Betting scandal claims rock Olympic hopefuls
The allegation is that on a previous occasion the competitor made two bets backing an opponent to win an event in which they themselves were directly competing.
The International Olympic Committee's (IOC) code of conduct specifically outlaws this practice.
Indeed, earlier this month IOC chief Jacques Rogge said "the fight against doping and illegal gambling remain the absolute priority of the IOC".
While the OCI is -- as yet -- merely in receipt of an anonymous email making the allegation, the Irish Independent has taken possession of detailed documentary evidence suggesting the competitor used their personal account with a large bookmaking firm to place two separate bets, both backing a specific opponent to claim victory in a competition they themselves were entered in.
The bets, at a price of 12/1, were placed the day before their competition started.
Both were successful and the competitor withdrew €3,600 in cash on returning from the event.
Hickey said that if found guilty, any competitor would face "severe sanctions" that could include exclusion from the Olympics.
That is unlikely to happen in this particular case as the time-frame is too tight for a proper investigation to be completed.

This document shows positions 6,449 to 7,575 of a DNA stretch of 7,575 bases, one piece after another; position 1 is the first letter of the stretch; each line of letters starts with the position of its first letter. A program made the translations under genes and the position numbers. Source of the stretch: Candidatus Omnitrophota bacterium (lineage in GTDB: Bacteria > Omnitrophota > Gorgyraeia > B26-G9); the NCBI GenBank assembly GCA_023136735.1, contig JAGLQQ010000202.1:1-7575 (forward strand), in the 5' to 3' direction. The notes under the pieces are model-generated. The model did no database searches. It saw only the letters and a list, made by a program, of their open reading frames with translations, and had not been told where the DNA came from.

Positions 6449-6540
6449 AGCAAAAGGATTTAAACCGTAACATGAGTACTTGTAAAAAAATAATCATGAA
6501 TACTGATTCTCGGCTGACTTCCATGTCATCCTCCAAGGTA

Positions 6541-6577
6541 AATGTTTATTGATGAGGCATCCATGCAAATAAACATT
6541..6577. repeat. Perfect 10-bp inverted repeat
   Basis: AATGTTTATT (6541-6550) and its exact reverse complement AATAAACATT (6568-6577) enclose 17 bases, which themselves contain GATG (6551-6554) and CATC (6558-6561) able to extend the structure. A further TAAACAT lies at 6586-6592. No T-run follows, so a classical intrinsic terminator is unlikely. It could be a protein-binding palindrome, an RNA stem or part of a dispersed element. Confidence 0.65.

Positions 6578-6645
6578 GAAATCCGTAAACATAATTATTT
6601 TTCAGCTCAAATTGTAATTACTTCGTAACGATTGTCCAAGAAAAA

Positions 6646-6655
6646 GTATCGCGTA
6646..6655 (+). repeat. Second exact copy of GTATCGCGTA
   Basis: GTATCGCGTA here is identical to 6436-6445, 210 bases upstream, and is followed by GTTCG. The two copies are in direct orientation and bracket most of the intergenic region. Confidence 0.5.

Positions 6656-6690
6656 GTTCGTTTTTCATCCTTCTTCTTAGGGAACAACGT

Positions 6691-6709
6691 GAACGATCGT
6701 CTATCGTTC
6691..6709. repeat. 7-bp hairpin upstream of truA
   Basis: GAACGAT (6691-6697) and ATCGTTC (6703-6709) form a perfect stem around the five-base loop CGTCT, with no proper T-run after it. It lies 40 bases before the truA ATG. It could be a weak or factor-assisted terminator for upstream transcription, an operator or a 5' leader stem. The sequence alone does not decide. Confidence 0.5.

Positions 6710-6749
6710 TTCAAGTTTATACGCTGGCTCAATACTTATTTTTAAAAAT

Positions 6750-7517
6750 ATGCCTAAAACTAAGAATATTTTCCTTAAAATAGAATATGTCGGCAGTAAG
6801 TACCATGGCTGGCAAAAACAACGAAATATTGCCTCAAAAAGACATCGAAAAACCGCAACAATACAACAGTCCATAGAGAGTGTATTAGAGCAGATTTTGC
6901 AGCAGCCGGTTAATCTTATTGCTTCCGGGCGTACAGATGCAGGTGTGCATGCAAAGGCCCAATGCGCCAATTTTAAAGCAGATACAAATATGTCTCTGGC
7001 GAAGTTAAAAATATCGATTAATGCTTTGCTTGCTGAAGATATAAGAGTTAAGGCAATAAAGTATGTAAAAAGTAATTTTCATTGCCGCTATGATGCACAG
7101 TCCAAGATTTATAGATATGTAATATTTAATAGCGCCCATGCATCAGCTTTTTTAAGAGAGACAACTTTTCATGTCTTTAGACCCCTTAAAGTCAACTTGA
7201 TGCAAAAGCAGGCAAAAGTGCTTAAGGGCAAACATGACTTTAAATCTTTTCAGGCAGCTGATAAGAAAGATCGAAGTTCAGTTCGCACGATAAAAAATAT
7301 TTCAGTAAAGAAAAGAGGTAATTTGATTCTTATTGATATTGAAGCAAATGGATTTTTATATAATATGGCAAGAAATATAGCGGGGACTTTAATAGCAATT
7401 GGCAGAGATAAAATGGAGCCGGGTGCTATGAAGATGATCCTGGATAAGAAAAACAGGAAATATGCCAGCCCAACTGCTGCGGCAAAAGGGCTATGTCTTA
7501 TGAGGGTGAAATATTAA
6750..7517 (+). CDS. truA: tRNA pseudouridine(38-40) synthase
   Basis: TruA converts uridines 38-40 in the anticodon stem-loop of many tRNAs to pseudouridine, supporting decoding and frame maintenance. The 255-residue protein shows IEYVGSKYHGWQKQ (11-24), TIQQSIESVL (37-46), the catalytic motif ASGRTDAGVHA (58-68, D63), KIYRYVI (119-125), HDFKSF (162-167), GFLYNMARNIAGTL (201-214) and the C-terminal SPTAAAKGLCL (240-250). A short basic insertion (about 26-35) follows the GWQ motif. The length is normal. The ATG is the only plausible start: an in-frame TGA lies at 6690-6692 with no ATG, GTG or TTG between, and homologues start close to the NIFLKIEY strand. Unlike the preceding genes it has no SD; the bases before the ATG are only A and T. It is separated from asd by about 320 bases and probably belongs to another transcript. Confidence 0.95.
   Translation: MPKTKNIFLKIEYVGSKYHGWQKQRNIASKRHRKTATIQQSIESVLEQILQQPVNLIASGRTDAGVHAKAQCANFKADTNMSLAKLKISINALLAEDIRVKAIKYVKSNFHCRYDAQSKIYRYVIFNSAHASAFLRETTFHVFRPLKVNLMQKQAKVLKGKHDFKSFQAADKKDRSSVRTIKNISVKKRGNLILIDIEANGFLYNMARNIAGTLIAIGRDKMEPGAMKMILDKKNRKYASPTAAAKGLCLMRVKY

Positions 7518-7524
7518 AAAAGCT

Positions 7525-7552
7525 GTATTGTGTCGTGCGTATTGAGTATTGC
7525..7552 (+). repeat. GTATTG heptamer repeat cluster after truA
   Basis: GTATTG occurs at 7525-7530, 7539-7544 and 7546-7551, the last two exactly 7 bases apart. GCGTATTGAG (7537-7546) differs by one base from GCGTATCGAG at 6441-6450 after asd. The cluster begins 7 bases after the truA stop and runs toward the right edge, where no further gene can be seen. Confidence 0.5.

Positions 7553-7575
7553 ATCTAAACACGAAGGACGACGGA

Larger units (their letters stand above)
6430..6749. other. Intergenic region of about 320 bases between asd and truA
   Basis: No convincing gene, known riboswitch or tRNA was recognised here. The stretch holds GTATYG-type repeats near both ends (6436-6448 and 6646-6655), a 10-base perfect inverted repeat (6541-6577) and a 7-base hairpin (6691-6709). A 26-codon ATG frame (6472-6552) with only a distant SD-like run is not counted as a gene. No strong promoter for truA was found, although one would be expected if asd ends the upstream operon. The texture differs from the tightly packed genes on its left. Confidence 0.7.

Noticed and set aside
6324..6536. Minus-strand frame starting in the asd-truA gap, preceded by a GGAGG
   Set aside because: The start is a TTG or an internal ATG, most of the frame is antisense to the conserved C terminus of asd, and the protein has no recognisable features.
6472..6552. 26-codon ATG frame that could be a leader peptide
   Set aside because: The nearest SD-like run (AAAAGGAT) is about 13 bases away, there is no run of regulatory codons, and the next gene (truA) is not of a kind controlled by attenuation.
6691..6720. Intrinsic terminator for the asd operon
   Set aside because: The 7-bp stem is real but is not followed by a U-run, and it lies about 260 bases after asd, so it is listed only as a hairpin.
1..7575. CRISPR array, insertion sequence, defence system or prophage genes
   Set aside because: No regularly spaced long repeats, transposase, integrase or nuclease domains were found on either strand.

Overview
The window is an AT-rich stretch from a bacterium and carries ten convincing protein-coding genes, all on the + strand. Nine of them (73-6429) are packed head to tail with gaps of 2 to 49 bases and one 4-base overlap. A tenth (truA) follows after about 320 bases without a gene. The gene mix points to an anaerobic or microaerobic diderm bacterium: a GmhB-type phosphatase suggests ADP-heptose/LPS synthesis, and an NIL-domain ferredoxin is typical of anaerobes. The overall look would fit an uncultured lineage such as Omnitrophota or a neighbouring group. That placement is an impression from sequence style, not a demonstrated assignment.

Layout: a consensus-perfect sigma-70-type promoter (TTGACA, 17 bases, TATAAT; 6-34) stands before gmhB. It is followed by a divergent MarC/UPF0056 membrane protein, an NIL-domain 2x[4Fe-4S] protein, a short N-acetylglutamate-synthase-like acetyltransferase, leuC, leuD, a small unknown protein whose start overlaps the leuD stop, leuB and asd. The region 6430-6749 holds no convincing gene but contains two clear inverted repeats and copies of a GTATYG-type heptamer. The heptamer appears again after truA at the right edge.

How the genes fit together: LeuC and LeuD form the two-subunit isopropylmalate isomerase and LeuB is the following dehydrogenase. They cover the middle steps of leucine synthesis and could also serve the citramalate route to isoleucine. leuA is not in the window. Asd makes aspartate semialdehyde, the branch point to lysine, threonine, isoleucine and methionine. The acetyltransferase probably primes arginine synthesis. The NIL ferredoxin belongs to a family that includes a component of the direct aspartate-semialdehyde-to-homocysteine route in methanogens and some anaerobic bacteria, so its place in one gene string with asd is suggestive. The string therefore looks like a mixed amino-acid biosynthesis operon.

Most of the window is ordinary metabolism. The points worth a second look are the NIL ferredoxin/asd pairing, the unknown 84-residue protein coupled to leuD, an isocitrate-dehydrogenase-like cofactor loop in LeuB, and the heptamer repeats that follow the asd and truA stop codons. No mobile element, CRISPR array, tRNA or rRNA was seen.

"This is fraught with legal issues," explained Hickey last night, "and, right now, our priority is not to cause any unnecessary upset to the competitors."
In the documents held by the Irish Independent, the competitor is seen to have made a credit card deposit of €300 into their personal betting account.
Three minutes later, they place a bet of €41 at 12/1, backing an opponent to win. Roughly 20 minutes later, they then place a second bet of €259 backing the same opponent at the same price.
The following day, they went into competition against that opponent.
Records show that the first bet brought a winning return of €533 and the second one €3,367.
The competitor's home address and mobile number are among the details included in the documentation in our possession.
It's news that the Irish team could have done without just as the Games begin.
It has been a fraught Olympic build-up for the Irish with a legal row over the make-up of the women's 400 metre relay team as well two Irish athletes taking cases for non-selection to the Court of Arbitration for Sport.
Boxer Joe Ward's appeal was rejected on Thursday and the fate of show-jumper Denis Lynch will be known today.